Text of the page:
Tuesday, November 20, 2012

Wendy Wanted A Pony (1951)

Wendy Wanted A Pony
Eleanor Frances Brown, il. Pers Crowell
1951, Julian Messner, Inc.

 If only there were some way to wave a magic wand and transport the whole Farwell family from the dirty, smoke-filled city to quiet green fields, peaceful living and clean fresh air for mother!

10-year-old Wendy Farwell longs to leave Chicago and live on a farm, where her father can farm, her mother (who suffers from some lung ailment) can get strong and she can have a horse.  She's prime horse girl material; a random encounter with a loose cow on a city street leads to a friendship with the local mounted police and a spotted Shetland named Polka Dot. 

"Getting you a pony was not our main reason for going," he called reprovingly.  "Our main reason still stands.  We need farm life for your mother's sake."

The Farwell family find it difficult to finance their move, though.  Hopes rise and fall, opportunities come and then fall through, and through the misadventures and uncertainty, Wendy clings to her hopes of a pony.  The family finally moves west, to join Jim's brother in Oregon, but their plans of a farm fall through and they end up back in apartments.  Along the way, she falls in love with her cousin's pony, White Sox, and acquires a beautiful dog -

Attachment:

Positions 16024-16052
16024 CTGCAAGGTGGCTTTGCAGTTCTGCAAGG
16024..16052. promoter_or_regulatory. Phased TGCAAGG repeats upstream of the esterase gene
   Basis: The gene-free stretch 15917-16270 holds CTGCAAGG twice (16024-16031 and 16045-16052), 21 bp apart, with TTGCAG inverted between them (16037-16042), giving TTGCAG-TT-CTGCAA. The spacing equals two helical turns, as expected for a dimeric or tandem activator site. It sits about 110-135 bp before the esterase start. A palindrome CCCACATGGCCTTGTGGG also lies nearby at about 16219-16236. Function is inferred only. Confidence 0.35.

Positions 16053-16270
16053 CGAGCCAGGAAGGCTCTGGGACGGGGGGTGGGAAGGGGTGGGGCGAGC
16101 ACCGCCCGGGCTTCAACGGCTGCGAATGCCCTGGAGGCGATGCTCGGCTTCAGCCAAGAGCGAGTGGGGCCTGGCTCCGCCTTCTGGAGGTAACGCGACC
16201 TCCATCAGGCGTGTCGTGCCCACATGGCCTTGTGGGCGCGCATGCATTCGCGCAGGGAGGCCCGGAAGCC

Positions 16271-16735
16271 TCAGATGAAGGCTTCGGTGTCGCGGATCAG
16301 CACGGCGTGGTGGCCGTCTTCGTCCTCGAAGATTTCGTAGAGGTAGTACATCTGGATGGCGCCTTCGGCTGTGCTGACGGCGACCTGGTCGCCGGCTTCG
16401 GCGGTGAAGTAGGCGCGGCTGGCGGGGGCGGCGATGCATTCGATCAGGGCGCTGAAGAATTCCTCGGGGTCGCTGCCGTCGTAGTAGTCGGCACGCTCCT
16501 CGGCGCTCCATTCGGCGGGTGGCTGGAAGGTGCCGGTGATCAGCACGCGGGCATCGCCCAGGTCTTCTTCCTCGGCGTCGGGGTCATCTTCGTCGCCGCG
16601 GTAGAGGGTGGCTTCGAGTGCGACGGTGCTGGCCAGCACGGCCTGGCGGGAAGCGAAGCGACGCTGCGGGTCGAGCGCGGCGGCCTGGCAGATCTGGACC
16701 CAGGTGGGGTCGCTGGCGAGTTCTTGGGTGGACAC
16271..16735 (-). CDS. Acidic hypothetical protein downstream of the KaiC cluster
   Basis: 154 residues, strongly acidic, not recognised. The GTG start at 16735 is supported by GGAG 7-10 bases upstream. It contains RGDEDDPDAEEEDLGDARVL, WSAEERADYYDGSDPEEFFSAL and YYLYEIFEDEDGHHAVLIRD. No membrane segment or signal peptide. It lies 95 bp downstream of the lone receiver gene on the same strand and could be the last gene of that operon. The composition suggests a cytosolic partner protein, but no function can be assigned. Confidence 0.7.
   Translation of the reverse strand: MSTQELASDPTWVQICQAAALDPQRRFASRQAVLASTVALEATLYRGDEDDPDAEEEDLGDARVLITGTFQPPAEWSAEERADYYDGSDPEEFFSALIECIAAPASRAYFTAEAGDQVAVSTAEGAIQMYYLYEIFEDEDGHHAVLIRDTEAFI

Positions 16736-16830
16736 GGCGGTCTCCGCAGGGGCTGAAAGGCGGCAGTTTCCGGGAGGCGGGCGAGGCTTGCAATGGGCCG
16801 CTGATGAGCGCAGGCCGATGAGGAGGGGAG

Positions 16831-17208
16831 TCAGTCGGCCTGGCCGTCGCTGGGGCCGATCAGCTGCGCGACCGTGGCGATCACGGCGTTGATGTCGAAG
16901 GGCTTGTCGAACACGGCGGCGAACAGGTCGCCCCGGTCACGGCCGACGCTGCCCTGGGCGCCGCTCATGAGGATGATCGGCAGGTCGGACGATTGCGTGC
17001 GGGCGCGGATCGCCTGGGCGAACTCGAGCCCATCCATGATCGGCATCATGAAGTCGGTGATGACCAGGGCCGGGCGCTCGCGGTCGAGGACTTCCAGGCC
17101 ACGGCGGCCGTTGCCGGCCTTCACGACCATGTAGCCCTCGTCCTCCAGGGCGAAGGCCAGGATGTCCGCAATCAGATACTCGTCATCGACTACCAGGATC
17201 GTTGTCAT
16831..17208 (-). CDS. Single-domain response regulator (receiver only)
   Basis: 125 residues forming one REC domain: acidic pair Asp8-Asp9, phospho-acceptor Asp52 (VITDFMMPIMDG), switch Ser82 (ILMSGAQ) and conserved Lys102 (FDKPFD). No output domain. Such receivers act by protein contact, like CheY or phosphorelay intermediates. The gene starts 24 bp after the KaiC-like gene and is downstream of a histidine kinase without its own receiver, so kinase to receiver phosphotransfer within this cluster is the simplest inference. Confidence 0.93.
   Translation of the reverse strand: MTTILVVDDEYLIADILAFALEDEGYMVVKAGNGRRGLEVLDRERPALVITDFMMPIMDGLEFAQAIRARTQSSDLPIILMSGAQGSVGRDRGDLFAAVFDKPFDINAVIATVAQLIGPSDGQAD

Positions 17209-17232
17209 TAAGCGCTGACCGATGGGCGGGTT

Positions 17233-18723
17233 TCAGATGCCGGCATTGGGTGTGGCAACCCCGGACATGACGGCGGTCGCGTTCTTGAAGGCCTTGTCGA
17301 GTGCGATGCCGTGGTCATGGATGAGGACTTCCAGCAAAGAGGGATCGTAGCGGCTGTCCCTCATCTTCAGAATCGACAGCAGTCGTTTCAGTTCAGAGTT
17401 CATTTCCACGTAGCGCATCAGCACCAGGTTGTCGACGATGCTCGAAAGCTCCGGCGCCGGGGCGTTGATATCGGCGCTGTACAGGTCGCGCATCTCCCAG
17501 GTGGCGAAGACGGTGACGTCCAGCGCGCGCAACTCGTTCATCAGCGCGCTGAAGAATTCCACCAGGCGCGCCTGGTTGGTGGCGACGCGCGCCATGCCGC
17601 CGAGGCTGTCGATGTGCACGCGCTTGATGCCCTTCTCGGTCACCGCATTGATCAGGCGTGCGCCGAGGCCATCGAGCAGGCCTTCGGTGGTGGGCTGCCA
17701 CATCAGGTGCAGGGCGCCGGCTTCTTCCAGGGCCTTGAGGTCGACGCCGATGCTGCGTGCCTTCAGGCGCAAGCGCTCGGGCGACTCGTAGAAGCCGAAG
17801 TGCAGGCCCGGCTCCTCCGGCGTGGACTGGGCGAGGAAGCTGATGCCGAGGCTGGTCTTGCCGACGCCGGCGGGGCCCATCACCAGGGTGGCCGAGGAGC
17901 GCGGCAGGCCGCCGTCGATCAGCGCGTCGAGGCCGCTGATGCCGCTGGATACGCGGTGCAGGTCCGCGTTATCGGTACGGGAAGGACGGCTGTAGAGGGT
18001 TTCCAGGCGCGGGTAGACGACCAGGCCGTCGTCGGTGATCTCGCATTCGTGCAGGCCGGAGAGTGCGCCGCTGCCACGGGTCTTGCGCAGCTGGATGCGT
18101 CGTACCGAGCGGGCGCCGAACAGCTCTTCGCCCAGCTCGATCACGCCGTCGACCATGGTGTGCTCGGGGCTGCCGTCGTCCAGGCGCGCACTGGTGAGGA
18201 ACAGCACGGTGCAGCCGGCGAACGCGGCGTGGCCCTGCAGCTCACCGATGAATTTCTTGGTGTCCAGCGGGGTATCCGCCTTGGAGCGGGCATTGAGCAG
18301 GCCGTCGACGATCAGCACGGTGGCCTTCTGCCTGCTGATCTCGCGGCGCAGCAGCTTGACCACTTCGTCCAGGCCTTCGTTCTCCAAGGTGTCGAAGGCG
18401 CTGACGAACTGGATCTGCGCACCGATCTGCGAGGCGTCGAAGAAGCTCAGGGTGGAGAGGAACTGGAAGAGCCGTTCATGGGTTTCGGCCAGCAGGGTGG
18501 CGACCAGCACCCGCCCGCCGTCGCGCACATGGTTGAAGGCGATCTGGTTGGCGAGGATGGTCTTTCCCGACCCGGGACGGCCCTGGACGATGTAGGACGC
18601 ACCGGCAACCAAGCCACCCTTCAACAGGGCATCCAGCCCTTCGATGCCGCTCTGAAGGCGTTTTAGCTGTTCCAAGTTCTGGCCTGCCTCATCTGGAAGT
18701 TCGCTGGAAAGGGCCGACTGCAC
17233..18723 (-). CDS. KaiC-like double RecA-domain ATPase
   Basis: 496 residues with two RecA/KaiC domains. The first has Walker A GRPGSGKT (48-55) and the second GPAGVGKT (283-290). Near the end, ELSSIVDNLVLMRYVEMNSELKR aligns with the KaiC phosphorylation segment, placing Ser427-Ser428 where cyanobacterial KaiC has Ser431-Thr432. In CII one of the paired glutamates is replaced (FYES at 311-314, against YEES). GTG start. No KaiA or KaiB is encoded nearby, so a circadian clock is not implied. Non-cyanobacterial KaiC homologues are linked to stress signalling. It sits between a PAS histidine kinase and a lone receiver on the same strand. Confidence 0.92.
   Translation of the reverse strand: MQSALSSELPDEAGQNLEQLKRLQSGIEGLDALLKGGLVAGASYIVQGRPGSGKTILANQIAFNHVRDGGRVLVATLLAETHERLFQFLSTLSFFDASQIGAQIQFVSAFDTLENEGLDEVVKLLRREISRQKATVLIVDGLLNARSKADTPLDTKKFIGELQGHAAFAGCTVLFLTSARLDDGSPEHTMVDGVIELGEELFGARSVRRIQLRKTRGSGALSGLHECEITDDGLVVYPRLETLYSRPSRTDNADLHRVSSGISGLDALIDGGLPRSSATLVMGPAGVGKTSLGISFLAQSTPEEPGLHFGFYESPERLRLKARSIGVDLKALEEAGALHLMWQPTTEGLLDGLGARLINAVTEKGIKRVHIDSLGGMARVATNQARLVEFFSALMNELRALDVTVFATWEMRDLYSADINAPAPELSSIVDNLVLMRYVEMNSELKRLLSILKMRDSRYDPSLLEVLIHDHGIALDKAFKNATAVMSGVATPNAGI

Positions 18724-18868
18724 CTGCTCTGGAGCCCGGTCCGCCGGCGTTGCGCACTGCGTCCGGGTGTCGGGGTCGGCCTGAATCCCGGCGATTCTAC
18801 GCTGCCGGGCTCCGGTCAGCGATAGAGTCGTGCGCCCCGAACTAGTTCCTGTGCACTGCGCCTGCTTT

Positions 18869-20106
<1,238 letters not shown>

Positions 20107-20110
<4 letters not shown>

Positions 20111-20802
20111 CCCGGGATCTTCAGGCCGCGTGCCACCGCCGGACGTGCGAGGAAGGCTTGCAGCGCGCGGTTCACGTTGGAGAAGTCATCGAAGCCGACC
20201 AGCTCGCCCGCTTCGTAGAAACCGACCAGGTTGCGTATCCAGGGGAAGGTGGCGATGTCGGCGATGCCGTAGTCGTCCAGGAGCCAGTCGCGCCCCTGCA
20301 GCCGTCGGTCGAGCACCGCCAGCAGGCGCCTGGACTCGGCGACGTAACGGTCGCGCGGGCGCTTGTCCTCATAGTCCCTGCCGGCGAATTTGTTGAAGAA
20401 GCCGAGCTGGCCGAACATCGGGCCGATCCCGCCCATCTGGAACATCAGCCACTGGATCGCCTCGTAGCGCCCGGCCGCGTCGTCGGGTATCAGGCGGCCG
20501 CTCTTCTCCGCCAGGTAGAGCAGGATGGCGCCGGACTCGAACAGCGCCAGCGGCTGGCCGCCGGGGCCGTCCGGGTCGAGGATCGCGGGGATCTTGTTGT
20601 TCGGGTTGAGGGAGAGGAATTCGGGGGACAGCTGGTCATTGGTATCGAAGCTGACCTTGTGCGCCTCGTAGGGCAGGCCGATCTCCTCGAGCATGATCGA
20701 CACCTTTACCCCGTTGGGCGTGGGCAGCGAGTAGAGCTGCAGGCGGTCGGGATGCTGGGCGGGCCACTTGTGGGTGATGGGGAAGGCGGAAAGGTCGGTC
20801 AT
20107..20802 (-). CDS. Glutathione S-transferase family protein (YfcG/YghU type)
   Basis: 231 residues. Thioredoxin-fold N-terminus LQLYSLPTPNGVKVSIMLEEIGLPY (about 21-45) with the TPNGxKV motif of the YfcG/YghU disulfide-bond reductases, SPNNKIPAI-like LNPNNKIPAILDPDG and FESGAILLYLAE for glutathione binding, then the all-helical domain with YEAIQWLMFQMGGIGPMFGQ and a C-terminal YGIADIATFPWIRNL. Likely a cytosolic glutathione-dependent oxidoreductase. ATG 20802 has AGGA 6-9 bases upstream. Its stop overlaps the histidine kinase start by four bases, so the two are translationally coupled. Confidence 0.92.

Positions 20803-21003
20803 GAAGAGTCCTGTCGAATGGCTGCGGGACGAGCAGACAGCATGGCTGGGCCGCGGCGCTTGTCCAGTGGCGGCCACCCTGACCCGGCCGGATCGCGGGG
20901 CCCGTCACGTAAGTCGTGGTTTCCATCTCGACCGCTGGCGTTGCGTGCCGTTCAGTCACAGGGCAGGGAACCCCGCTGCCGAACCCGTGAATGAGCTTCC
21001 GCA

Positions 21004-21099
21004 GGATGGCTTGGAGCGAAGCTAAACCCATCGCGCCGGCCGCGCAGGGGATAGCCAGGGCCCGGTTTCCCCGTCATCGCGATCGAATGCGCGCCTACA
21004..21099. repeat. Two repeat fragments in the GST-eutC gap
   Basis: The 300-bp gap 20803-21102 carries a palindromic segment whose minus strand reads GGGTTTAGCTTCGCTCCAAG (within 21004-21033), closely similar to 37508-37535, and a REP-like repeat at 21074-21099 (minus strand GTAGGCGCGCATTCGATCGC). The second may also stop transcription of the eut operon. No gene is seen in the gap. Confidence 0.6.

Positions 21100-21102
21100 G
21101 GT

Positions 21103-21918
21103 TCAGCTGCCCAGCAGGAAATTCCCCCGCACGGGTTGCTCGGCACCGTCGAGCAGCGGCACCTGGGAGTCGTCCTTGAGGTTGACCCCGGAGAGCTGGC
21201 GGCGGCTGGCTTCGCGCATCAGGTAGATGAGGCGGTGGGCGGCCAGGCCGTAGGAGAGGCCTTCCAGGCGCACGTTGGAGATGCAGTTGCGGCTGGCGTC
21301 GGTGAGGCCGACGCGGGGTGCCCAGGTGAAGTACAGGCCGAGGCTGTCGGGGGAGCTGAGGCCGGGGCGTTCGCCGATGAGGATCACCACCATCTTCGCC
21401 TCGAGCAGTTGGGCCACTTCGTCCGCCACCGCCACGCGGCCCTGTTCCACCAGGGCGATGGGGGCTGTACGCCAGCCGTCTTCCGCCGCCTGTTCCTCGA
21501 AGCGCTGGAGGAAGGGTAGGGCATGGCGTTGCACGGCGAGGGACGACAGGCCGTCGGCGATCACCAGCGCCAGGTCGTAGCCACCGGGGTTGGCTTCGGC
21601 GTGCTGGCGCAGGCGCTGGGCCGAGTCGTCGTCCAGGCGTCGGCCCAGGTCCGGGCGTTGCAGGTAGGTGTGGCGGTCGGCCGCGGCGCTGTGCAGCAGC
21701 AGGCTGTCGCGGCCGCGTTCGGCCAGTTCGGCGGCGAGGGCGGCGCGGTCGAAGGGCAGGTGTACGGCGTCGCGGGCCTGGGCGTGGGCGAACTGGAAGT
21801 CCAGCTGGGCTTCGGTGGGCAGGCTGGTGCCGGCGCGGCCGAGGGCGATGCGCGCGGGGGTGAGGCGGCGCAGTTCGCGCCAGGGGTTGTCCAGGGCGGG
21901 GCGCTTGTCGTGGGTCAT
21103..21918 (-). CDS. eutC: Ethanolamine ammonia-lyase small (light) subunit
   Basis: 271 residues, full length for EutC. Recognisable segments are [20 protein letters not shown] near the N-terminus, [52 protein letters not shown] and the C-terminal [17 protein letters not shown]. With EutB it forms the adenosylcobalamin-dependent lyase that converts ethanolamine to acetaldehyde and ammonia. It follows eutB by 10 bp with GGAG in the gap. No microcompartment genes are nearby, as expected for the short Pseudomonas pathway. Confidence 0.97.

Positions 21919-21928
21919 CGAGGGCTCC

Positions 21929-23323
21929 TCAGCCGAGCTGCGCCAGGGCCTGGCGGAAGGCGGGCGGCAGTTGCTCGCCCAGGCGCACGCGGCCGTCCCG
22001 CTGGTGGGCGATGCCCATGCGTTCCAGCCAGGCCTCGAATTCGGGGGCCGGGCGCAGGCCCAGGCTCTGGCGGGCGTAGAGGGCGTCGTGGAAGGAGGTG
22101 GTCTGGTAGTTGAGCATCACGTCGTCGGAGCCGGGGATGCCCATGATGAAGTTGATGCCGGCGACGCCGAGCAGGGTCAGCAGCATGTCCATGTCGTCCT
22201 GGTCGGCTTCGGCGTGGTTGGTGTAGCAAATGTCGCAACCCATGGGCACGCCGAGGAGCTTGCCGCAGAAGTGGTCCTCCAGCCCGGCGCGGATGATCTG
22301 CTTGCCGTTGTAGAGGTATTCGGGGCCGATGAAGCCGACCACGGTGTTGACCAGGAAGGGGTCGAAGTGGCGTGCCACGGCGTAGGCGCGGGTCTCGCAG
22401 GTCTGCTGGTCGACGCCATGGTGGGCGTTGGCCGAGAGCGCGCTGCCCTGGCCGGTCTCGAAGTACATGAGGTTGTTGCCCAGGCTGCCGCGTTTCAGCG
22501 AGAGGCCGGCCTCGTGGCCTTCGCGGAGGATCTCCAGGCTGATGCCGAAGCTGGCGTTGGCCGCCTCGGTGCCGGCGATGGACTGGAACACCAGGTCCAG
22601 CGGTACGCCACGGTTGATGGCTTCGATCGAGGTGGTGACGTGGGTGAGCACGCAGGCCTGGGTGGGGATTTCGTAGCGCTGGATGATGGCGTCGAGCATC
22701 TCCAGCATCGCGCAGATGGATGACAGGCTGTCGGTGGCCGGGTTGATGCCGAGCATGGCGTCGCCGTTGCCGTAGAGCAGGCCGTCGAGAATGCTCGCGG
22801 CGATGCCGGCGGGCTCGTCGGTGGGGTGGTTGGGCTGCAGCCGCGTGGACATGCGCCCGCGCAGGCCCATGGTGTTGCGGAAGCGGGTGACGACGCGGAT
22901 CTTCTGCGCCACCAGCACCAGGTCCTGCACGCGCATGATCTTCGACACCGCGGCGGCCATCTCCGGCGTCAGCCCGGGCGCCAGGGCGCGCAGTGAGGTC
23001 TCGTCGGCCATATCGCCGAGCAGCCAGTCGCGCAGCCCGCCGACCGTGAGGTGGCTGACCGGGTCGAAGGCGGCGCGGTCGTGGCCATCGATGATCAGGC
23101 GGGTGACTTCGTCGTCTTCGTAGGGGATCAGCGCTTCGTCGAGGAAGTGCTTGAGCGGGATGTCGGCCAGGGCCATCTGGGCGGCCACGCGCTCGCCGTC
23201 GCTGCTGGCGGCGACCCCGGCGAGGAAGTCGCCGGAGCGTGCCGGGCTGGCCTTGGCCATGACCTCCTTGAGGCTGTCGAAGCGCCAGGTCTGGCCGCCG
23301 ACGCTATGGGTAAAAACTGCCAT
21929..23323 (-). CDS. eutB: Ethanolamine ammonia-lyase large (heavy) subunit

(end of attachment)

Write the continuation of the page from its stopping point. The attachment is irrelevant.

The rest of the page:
Although very much like a purebred collie, she was much smaller and had a slightly different type of muzzle.  Her artistocratic head, with alert, cocked ears falling forward at the tips, held deep-set dark eyes with a look of unusual sweetness and intelligence.

who nearly makes up for the lack of equine opportunity.  And she befriends a cranky rich man. 

Wait.  A cranky rich man?  You know that's a good sign. 

This is a solid older children's book.  The plot has a slow but satisfying pace and a realistically difficult path to sucess for the heroes.  It also features the classis sickly mother, morally overbearing father, sulky male child who must be understood and, late in the game, a slightly creepy level of guilt from the heroine when she bends some rules to get her pony.

There isn't much in the way of horse scenes, oddly.  It's a book more about longing for a horse than about actually owning/riding/fussing over one.

Other books by Author
A Horse For Peter
The Colt From Horse Heaven Hills
Mountain Palomino
Golden Lady: The Story of an American Show Horse

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